Counsel had the opportunity to maximize efficiency. But, they did not. Instead, both law firms participated in almost every phase of the litigation.[39] Although they performed some separate tasks, they engaged in redundant work.

         Counsel from each firm spent time performing duplicate work.[40] For example, four attorneys, two from each firm, attended the two mediation sessions.[41] Counsel at both firms spent 63.9 total hours analyzing the same financial documents which their financial expert had already analyzed.[42]

         In addition to duplicative work, counsel also billed time for matters irrelevant to litigating the case. They billed 78 hours for travel without claiming they performed work on this case during travel.[43] Unlike their entries for non-travel time, the travel time did not describe any work performed while traveling. If counsel did actually work during travel, the additional amount of time reflects negatively on counsel's skill and experience. They also billed 13.6 hours for reviewing bills and paying costs, an administrative chore that could have and should have been done by office staff.[44]

         Counsel spent time on irrelevant and unnecessary work. They recorded 6.9 hours researching a “custard crisis” to investigate whether the price of eggs affected Rita's' ability to pay a settlement.[45] They spent 27.5 hours researching company officers in their individual capacities, franchisees, and competitors.[46] They claim 15.3 hours researching and drafting a response in opposition to Rita's' request to the Federal Communications Commission to retroactively waive their TCPA liability under FCC regulations. They never sent the letter.[47] These activities were unnecessary.

         Inexplicably, counsel spent 47.6 hours researching mediator ethics and alleged ethical violations by the mediator.[48] Yet, in their motion, counsel praise the mediator for her “help and encouragement”[49] and assisting the parties in reaching a settlement framework.[50] Not only was this a waste of time and unsupported, it militates against a finding of skill and efficiency. If there had been a problem, the parties were not compelled to mediate the case and were free to terminate the mediation or seek another mediator. It remains a mystery why counsel wasted so much time on this question of the conduct of a mediator they praise.

         As we noted, the lodestar analysis, abbreviated as it may be, is a cross-check. Yet, reviewing billing entries is also helpful in assessing counsel's skill and efficiency. The documentation offered to support the lodestar amount reflects the time spent on various tasks and the need for certain tasks. In this case, consistent with our obligation to safeguard the interests of the class through a rigorous assessment of the settlement and the proposed fees, we have reviewed counsel's billing records to inform our analysis of the skill and efficiency factor. See Sullivan, 667 F.3d at 329; In re Cendant Corp. PRIDES Litig., 243 F.3d 722, 730 (3d Cir. 2001).

         Counsel needlessly duplicated tasks and wasted time on work that was not legally or factually relevant. It is doubtful that the result would have been any different if the case had been prosecuted by one firm rather than two. The redundant work and the time needlessly spent on issues unnecessary to accomplish the result suggest that counsel were not as skilled as they profess to be, were inefficient, or both.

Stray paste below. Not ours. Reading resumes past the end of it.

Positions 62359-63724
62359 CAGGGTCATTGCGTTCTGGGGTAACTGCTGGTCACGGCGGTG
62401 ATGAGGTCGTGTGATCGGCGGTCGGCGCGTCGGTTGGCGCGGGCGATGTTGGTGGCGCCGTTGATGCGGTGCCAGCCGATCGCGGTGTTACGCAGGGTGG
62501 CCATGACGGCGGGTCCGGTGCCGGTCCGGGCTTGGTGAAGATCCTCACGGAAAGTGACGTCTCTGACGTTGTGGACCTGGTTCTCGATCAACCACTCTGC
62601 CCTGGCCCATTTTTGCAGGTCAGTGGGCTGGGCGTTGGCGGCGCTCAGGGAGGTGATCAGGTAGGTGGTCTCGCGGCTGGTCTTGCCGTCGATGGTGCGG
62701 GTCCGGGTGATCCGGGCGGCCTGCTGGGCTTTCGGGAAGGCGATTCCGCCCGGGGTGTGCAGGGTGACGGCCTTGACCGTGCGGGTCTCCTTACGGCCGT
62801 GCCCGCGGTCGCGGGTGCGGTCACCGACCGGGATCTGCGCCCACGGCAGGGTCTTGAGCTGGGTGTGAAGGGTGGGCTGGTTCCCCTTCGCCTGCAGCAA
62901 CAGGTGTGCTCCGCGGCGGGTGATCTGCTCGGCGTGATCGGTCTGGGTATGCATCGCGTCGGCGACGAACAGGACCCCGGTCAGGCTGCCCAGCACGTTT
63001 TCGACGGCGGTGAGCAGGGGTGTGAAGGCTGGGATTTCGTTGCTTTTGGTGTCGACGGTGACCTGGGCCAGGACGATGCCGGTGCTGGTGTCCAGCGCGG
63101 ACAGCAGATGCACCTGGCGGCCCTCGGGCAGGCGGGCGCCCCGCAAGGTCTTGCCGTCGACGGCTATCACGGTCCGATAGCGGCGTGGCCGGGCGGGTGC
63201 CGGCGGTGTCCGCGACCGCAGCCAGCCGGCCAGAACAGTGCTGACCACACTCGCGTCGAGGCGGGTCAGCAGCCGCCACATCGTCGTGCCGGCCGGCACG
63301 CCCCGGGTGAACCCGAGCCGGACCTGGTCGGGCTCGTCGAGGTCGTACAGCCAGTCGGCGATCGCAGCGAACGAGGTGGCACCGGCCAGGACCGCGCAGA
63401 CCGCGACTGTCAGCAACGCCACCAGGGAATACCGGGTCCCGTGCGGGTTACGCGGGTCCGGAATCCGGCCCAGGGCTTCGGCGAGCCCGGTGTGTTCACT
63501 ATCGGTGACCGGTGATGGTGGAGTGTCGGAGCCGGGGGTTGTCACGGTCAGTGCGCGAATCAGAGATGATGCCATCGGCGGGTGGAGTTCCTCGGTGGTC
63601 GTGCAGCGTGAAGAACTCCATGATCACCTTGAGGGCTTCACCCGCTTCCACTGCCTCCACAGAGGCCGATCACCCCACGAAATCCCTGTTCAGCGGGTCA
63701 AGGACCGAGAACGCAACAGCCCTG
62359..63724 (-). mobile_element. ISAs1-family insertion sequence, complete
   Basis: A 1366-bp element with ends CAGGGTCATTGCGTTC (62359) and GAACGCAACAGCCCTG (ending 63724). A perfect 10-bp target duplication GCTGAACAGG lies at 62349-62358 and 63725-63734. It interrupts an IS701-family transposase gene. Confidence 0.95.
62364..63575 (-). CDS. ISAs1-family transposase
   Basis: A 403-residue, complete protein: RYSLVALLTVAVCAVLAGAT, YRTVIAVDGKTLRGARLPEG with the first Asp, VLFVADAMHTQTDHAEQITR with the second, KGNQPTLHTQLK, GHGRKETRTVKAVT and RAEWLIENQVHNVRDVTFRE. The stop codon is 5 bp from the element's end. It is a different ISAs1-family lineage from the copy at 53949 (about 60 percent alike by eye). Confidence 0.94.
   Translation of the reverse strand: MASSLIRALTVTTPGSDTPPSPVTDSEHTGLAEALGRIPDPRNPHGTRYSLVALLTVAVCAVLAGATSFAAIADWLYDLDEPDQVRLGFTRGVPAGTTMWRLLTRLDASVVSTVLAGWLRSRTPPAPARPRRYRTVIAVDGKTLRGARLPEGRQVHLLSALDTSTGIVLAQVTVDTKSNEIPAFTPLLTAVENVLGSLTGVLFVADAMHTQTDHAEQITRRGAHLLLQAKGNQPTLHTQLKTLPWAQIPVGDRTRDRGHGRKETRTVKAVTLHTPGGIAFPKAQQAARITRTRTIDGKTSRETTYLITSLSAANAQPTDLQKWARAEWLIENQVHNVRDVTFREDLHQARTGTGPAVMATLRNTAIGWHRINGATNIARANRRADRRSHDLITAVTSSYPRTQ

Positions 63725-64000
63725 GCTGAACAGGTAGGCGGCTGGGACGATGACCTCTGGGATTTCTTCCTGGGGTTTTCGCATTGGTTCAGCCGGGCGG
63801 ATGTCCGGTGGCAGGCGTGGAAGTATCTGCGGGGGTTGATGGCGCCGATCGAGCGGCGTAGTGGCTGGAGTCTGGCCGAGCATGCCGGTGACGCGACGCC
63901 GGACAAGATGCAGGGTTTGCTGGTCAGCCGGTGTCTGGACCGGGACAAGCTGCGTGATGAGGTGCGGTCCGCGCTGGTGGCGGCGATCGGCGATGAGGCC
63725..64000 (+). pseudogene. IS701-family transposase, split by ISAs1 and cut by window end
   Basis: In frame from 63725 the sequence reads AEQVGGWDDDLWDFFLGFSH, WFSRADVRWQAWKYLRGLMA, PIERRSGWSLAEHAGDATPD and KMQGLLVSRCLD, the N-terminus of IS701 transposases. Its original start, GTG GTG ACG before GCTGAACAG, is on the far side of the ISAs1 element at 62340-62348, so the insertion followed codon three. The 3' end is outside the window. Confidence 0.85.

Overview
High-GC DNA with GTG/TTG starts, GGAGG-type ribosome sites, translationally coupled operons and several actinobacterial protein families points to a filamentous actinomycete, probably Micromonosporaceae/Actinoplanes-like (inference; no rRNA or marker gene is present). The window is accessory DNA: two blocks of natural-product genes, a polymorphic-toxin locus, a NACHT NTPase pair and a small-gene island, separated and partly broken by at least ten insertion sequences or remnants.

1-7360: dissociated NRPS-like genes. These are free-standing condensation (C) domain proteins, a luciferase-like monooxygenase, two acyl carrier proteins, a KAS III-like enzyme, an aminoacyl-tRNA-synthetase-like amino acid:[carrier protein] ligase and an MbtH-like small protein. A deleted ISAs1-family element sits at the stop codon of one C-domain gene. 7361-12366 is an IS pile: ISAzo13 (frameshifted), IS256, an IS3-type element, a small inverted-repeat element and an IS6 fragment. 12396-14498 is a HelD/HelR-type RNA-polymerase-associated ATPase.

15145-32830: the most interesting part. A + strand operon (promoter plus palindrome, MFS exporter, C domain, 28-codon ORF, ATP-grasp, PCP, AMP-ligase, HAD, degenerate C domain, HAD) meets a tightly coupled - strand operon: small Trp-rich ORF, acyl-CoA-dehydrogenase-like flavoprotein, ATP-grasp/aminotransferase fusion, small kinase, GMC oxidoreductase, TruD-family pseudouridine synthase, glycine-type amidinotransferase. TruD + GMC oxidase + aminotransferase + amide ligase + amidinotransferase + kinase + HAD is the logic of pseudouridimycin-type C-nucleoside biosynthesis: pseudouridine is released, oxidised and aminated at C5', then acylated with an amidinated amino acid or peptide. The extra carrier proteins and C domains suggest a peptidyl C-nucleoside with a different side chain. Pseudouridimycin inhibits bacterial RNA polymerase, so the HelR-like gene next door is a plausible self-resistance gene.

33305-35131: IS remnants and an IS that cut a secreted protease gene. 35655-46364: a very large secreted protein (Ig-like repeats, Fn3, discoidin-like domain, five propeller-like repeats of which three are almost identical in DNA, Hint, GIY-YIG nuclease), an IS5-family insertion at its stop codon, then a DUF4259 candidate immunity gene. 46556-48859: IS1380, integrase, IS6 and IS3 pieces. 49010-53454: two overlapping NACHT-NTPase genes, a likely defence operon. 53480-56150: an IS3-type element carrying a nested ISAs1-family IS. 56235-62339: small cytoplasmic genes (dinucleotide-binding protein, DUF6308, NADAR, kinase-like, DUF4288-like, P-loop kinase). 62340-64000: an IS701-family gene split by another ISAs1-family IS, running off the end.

Complexity and Duration of the Litigation

         This case was not complex. It was simple and was resolved quickly. Settlement discussions began early without engaging in extensive discovery. Counsel reached a settlement framework within six months of filing the complaint after two mediation sessions.

         Liability is not difficult to establish in a TCPA case like this one. Proving a statutory violation is easy. The plaintiff need only prove that the defendant made a call, without the plaintiff's consent, within the United States (other than a call made for emergency purposes or made with the prior express consent of the called party), using an automatic telephone dialing system to any telephone number assigned to a cellular telephone service. 47 U.S.C. § 227(b)(1)(A)(iii). Brown and Newby included copies of text messages on their cell phones, including their “STOP” responses, [51] from Rita's in their complaint.[52] The only fact that had to be proven was that Rita's used an automatic telephone dialing system to send the text. See Dominguez v. Yahoo, Inc., 629 F. App'x 369 (3d Cir. 2015). Thus, there was no need for extensive discovery.

         TCPA litigation is neither challenging nor complex. The simplicity of these cases suggests that a one-third fee may not be appropriate. As one district court concluded, one-third fee awards in TCPA cases are not justified “in light of the repetitive nature of these actions and considering the amount of work actually performed by Counsel in relation to the settlements and/or judgments that have been obtained in other cases.” Machesney v. Lar-Bev of Howell, Inc., 292 F.R.D. 412, 425 (E.D. Mich. 2013), on reconsideration, No. 10-10085, 2016 WL 1394648 (E.D. Mich. Apr. 7, 2016); see also Hawk Valley, Inc. v. Taylor, 301 F.R.D. 169, 184 (E.D. Pa. 2014) (citing Machesney, 292 F.R.D. at 425). The Machesney court noted, “Because cases like those pending before the undersigned are so similar, and Counsel have litigated so many of them, Counsel is able to recycle the same pleadings, discovery, research, motions, etc. in these cases.” Machesney, 292 F.R.D. at 425 n.8.[53]

         Brown's initial complaint suggests the use of a recycled form. After referring to Brown with female pronouns throughout, the complaint states, “Neither Plaintiff nor his counsel has any interests which might cause them not to vigorously pursue this action.”[54]

         The lack of complexity and the short duration of the litigation weigh against a one-third fee award. At the same time, we do not punish counsel ...

Buy This Entire Record For $7.95

Download the entire decision to receive the complete text, official citation,
docket number, dissents and concurrences, and footnotes for this case.

Learn more about what you receive with purchase of this case.